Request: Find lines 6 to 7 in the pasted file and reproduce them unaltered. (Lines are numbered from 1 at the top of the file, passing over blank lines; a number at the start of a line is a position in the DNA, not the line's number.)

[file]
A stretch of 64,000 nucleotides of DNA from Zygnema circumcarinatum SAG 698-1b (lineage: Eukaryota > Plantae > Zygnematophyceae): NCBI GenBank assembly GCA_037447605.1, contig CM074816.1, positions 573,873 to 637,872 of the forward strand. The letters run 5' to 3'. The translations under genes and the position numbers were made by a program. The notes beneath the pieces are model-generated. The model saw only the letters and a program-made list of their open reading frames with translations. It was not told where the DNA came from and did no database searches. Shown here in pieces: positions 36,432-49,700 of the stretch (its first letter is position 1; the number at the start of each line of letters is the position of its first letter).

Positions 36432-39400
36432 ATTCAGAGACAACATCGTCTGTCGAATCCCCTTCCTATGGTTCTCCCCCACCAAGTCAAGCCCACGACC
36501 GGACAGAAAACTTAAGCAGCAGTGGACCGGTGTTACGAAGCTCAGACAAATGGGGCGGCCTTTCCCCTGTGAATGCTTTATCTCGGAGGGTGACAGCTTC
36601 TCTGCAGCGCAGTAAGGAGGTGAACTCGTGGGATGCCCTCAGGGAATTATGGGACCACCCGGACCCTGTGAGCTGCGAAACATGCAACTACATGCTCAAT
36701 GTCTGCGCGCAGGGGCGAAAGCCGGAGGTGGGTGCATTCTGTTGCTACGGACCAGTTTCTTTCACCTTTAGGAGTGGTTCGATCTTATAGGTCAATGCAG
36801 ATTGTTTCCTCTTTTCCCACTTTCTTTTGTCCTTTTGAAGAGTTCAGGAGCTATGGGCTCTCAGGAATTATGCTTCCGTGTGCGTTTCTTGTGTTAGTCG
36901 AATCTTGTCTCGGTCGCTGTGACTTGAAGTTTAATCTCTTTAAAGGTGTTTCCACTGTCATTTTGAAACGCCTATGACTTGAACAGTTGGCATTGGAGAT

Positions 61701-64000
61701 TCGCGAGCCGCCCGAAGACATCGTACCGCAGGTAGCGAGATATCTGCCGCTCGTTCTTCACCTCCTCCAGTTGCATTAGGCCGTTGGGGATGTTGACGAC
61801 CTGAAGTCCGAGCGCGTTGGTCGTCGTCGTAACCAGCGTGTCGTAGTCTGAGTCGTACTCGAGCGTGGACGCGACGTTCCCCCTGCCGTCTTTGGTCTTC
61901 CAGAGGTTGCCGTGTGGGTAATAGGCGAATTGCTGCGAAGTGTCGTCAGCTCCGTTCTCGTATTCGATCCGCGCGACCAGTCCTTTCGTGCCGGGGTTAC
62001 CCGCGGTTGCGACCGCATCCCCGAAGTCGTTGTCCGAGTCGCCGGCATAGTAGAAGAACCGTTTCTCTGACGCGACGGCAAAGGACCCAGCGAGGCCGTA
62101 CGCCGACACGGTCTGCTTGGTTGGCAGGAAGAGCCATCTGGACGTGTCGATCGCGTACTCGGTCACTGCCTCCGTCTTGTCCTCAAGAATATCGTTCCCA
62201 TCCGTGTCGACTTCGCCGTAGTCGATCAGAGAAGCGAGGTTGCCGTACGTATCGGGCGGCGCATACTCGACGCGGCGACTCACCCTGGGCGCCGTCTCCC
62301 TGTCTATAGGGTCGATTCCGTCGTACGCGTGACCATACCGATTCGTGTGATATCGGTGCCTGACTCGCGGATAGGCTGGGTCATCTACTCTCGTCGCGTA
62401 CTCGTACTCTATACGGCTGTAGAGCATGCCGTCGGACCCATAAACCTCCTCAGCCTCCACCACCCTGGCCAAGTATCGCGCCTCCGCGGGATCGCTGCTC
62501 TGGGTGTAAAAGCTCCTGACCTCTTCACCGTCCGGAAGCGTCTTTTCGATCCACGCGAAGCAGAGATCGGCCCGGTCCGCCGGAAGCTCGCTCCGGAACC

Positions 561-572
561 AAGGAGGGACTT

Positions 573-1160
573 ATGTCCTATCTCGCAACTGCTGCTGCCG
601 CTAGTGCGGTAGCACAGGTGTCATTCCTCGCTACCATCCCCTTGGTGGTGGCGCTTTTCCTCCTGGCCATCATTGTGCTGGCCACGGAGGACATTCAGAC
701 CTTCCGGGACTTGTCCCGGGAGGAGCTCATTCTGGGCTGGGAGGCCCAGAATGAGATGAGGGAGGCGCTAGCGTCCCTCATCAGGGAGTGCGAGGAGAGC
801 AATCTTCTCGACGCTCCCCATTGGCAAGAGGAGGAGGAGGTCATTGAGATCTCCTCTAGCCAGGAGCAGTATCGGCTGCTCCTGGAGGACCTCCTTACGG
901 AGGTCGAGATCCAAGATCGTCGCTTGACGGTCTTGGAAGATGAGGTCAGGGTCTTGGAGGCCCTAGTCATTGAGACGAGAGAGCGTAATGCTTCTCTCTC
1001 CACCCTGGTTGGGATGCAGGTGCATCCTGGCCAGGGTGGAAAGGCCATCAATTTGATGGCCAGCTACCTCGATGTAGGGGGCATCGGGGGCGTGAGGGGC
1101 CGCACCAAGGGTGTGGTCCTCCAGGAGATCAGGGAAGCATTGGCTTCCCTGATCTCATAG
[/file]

36701 GTCTGCGCGCAGGGGCGAAAGCCGGAGGTGGGTGCATTCTGTTGCTACGGACCAGTTTCTTTCACCTTTAGGAGTGGTTCGATCTTATAGGTCAATGCAG
36801 ATTGTTTCCTCTTTTCCCACTTTCTTTTGTCCTTTTGAAGAGTTCAGGAGCTATGGGCTCTCAGGAATTATGCTTCCGTGTGCGTTTCTTGTGTTAGTCG